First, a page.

Our community is hoping for healing.
We’re not even through February and already 2016 has seen the loss of too many young, vibrant lives. These deaths have left wounds across our community, and those wounds will only heal through compassion and the passage of time. But many need help with their hurting now, and parents need to know the signs that their children might be struggling with grief issues.
Tim Vuagniaux, a licensed psychologist at Mefford, Vuagniaux and Associates, frequently works with people in different phases and stages of grief. He said one of the key indicators parents should watch for is a sudden change in their child’s normal behavior.
“They can be withdrawn or more depressed, which is what a person would tend to think, but it also can include other changes like them being more angry, taking risks, just doing things that are not normal for the child where their emotions are shown differently, whether it be excess happiness, excess anger, extreme emotions or changes in the ways they interact with peers,” Vuagniaux said.
Another telling sign is a change in how children interact with family members at home. Vuagniaux also stressed that everyone handles grief differently, so there is no simple solution to providing comfort or guidance.
“There is a normal developmental sequence of what children understand about death. At the beginning, they don’t understand how permanent it is,” he said. “Everybody is different – they have different personalities, different emotional makeups, they’ve had different experiences,” and those all lead to different reactions to the passing of someone they know or someone with whom they relate.
Vuagniaux said when students learn of the death of someone local or who attended a school they know about, their reactions get personal and they start thinking about things they maybe hadn’t considered before.
“It can bring up natural fears that they hadn’t contemplated and they definitely can have a reaction to it,” he said.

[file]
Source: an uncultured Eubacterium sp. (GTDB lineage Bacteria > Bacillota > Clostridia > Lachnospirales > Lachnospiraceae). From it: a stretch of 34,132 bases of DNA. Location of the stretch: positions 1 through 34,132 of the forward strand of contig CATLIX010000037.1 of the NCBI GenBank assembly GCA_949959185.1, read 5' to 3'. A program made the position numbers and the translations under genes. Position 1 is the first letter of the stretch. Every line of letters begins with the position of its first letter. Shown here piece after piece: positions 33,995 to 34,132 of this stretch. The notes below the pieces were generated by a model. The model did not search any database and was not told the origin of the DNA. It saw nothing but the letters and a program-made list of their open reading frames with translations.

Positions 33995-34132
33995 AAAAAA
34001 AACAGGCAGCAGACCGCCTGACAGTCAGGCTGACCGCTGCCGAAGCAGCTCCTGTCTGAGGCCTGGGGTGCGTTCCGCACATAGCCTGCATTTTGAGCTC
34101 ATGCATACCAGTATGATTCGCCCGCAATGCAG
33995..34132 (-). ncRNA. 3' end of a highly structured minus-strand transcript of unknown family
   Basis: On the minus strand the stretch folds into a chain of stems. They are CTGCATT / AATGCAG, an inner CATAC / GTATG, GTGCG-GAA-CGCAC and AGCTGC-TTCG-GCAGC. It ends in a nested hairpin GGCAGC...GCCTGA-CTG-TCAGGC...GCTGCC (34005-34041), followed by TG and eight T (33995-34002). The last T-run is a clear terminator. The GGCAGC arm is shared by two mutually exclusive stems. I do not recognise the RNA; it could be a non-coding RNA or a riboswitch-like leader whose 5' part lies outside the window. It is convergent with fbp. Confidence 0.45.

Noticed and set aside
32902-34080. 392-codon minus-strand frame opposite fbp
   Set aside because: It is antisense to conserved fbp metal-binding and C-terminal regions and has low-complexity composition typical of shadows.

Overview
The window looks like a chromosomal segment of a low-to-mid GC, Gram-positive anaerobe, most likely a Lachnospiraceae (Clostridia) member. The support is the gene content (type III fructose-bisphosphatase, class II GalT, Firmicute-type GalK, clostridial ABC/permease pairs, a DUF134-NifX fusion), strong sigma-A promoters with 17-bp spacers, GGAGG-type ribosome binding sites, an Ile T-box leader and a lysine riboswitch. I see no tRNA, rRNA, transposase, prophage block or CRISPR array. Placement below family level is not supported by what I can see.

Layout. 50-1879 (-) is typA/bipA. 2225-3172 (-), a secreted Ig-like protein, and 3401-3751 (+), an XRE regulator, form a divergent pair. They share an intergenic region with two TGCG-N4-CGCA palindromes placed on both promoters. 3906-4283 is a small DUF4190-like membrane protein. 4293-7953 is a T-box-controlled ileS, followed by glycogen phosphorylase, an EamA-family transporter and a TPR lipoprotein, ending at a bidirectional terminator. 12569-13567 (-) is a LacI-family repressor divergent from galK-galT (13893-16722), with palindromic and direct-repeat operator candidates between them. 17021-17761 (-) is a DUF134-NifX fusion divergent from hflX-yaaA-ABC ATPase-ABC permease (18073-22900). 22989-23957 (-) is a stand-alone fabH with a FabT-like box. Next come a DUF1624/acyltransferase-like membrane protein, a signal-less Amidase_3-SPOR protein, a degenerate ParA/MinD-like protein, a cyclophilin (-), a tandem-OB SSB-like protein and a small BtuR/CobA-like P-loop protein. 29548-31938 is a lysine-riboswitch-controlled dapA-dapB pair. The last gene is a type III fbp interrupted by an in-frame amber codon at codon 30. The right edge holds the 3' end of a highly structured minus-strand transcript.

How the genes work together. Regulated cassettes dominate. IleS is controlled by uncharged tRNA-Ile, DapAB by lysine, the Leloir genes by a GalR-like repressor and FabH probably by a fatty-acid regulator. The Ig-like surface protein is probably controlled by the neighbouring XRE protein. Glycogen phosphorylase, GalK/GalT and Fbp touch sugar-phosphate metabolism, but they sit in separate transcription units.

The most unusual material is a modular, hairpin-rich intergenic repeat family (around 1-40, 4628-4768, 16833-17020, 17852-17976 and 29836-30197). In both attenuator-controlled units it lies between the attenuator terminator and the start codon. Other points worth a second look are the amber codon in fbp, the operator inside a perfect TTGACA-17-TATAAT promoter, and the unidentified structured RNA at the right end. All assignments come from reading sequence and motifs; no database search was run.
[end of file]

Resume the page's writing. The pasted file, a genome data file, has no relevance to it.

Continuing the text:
One of Vuagniaux’s specialties is critical incident stress debriefings for emergency responders.
“They have learned if they process … what they thought, what they felt, how it impacted them soon after it happened, it helps reduce the chance that they are going to have Post Traumatic Stress Syndrome,” he said. “It’s important to communicate to get those feelings and thoughts out as soon as you can, that’s why it is good for schools to help students process the thoughts and feelings they have, to share with others and to learn from others.”
A local support organization is opening its doors to help local residents who want to work through their emotions. Memory Lane Foundation for Suicide Prevention has support group sessions on the first and third Saturdays of each month, and in the wake of recent events those sessions are open to anyone who has experienced loss or wants to talk about their feelings.
“We want to extend to family and friends … an invitation to join us,” said Amanda Eisenbarth, president of Memory Lane, who added that counselors will be available. “People are going to need to talk about this with other people or counselors … to relate to each other.”
The sessions are at 9 a.m. at the Sedalia Youth Center, 420 W. 16th St.
While parents can provide support for their children, Vuagniaux said adults should not hesitate to turn to school counselors or mental health providers in the community for additional assistance. There are some resources online, but he said it is important to use the right ones. The National Association of School Psychologists website (http://tinyurl.com/griefcounsel) offers good tips for addressing grief among students of all ages.
The bottom line is opening a dialogue, which can be beneficial for both the child and the adult.
“It is good to have communication about it,” Vuagniaux said. “You don’t want to dwell on things … you want to provide support and information about what is going, especially when they have questions and especially at the high school level. Rather than not talk about, you want to have them express their thoughts, their feelings, their fears and their opinions.”
Bob Satnan is the communications director for Sedalia School District 200.